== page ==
The galaxy NGC 6956 (Photo: NASA, ESA, and D. Jones (University of California – Santa Cruz); Processing: Gladys Kober (NASA/Catholic University of America))
Although the young Jace Webb space telescope has been grabbing all the attention since it was launched in December 2022, its older brother, the Hubble Space Telescope, which has already served humanity for 32 years in space, continues to provide spectacular images.
The old telescope took a beautiful photo of the spiral galaxy NGC 6956, which is 214 million light years from Earth.
Scientists used Hubble to study the galaxy's Cepheid variables (giant stars with visible brightness that changes with a regular cycle).
These stars serve as "standard candles" that astronomers use to measure distances in the universe.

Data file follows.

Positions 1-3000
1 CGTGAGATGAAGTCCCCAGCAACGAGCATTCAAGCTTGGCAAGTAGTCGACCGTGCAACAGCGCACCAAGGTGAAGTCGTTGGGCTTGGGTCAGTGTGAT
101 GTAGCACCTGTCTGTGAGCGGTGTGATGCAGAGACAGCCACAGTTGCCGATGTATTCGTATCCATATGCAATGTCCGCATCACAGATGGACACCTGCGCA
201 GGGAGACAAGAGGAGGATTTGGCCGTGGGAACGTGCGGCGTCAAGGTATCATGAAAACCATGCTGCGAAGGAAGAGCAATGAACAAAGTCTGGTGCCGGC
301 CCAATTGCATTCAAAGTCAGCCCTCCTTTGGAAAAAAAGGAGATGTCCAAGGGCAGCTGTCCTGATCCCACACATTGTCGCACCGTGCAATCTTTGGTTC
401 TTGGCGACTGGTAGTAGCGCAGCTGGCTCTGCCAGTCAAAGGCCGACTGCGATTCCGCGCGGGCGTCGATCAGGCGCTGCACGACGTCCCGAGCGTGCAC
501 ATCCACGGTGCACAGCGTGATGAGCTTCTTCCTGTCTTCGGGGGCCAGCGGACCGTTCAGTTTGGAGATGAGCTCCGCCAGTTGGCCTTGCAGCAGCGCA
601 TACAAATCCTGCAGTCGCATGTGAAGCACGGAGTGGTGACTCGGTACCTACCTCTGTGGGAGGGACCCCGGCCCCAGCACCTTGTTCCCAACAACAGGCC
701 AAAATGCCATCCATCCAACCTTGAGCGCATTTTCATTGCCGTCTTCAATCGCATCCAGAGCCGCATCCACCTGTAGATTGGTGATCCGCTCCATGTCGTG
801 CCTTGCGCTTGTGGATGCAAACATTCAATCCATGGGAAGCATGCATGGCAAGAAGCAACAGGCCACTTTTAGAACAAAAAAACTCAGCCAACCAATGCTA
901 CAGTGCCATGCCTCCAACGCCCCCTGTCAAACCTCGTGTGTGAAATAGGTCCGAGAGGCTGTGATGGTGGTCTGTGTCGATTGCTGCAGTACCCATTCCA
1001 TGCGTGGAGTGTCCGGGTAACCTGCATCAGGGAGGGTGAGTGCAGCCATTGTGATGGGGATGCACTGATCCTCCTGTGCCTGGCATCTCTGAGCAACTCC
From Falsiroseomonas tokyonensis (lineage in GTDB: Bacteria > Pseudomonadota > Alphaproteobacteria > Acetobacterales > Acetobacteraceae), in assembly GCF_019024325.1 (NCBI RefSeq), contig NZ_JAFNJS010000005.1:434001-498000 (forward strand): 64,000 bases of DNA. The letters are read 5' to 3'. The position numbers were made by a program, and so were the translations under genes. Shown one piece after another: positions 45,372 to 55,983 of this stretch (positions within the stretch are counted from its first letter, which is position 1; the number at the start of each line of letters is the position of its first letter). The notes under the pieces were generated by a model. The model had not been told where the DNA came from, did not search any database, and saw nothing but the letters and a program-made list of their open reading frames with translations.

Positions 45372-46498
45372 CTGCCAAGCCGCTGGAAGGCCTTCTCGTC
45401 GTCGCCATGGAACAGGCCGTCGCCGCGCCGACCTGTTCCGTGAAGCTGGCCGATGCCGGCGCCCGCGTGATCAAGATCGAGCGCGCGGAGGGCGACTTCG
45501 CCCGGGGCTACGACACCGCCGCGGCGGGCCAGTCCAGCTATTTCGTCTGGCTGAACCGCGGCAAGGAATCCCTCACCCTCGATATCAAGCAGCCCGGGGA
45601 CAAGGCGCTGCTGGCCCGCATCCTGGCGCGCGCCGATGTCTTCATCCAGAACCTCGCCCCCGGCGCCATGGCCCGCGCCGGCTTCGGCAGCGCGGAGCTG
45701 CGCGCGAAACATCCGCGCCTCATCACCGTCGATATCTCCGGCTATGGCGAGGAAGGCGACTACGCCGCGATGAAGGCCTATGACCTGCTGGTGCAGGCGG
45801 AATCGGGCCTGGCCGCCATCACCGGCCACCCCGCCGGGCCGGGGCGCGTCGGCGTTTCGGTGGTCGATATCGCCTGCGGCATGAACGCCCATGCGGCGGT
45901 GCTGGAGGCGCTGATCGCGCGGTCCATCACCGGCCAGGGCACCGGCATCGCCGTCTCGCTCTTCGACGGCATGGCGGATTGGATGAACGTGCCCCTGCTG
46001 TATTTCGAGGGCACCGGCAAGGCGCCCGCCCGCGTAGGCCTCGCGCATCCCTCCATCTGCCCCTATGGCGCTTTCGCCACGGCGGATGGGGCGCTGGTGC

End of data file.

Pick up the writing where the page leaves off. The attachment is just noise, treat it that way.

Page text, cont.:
This, by measuring the time required for them to lighten and pale.
In video: NASA released first images from the James Webb Space Telescope (NASA)
This galaxy also contains a type la supernova (a condition where a massive star collapses in on itself) - the explosion of a white dwarf star that has gradually accreted and absorbed material from a nearby star.
Like cupid variable stars, the brightness of this type of supernova and the speed at which they dim over time allows scientists to calculate their distance.
Thus, scientists can use these measurements to determine the rate of expansion of the universe.